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Trump Grant Mercy to Ulbricht

A recent report says that President Trump is thinking of granting mercy to Silk Road founder Ross Ulbricht.

Ulbricht was a darknet market operator known for creating and running the Silk Road market. He was arrested in 2013. After two years, a Manhattan federal jury found him guilty on seven charges, including conspiracy to launder money, conspiracy to commit computer hacking, traffic narcotics via the internet, and continuing criminal expertise.

Ulbricht was acquitted of selling illegal drugs and other items and creating and operating a site where others did.

Ulbricht grew up in Texas, studied physics at the University of Texas at Dallas and Pennsylvania State University to pursue a master’s program in materials science. He was a supporter of the political philosopher Ludwig von Mises and compared his views with famous libertarian politicians.

After his graduation, Ulbricht returned to Austin to be an entrepreneur. It was at this time that he first developed the idea of creating an online marketplace utilizing Tor encryption and bitcoin.

By embracing encryption and cryptocurrency, Ulbricht assumed that his marketplace could anonymity and security for the participants, allowing them to evade government scrutiny.

Ulbricht founded Silk Road in 2011, naming himself Dread Pirate Roberts.He envisioned Silk Road as a “means to abolish the use of coercion and aggression amongst mankind,” his LinkedIn page stated.

He also mentioned he was “creating an economic simulation to give people a first-hand experience of what it would be like to live in a world without the systemic use of force.” Silk Road became popular in a short period. A significant amount of interest developed on the site and traffic increased rapidly.

As the area became widely known, authorities moved to identify Silk Road users and shut down the site. Silk Road stayed popular but shrouded the marketplace where the legal and highly illegal activity took place in 2013. By the time it was shut down, the site had generated almost $213.9M in sales and $13.2M in commissions for the owner.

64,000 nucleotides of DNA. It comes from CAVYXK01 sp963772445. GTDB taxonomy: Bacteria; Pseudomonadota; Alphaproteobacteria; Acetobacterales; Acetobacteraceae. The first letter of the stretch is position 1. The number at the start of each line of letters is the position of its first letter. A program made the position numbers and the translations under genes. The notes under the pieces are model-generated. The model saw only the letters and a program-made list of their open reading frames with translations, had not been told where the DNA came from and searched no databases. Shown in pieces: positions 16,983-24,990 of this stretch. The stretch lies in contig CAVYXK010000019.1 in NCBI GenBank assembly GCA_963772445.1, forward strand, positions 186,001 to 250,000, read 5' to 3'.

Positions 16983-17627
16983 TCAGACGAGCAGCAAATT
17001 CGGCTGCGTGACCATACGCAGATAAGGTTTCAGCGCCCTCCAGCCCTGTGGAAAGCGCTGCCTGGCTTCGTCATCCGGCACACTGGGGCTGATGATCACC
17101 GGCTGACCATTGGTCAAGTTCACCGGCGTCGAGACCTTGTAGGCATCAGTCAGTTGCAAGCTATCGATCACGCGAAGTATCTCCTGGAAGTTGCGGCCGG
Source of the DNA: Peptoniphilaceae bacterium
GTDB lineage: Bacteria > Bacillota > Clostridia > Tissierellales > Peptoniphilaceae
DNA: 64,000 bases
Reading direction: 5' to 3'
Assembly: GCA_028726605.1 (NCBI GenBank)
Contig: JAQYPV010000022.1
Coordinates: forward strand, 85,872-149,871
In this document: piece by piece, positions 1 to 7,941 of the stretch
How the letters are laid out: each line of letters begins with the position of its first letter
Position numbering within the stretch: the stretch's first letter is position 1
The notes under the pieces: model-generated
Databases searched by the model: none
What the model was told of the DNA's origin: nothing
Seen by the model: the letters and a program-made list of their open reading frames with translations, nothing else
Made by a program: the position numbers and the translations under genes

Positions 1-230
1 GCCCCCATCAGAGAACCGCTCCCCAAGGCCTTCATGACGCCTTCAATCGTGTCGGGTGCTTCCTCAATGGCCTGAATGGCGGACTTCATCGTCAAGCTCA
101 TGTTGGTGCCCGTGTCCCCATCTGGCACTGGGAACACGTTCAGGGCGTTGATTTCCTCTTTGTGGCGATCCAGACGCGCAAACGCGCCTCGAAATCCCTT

It was reported in 2013 that an Australian drug dealer was the first individual to be convicted of crimes linked to the Silk Road. Identification of Silk Road users still developed, and then the FBI determined that Ulbricht was the founder and owner of Silk Road. On October 2, 2013, he was arrested in a San Francisco library and was indicted on seven charges.

Ulbricht faced murder-for-hire charges in another case in a Baltimore federal court. These were dropped in 2018.

The FBI seized 144,336 BTC from a digital wallet on Ulbricht’s laptop, in the process of shutting down Silk Road. It was sold in a series of auctions generating proceeds around $48.2M.

His trial began in January 2015 in New York; he has been convicted on seven counts. The trial was a publicized and charged event, with the presiding judge receiving death threats from assumed Silk Road supporters.

Before his sentencing, Ulbricht stated in a letter to the judge that his actions were connected to his libertarian ideals and “Silk Road was supposed to be about giving people the freedom to make their own choices.” Ulbricht was sentenced to two life imprisonment terms, 40 years to be served without the possibility of parole.

Ulbricht bid an appeal, and in May 2017, the US Court of Appeals for the Second Circuit denied his attempt. Ulbricht appealed to the Supreme Court, with attorneys debating that his case involves unresolved constitutional questions about the Fourth Amendment and the digital age. In June 2018, the court declined to hear Ross’s case.

On October 10, 2019, Ulbricht filed a motion with the New York Southern District Court to remove or set aside his sentence.

Since his incarceration, more than 290,000 signed an online petition by Lyn Ulbricht, Ross’s mother, to lessen his double life sentence. His supporters also created an online fact sheet to provide additional details about Ross’s case.

White House lawyers are reviewing documents about Ulbricht‘s case. A recent report writes, “Two of these sources say the president has at times privately expressed some sympathy for Ulbricht’s situation and has been considering his name, among others, for his next round of commutations and pardons before the January 20 inauguration of his 2020 Democratic opponent.”

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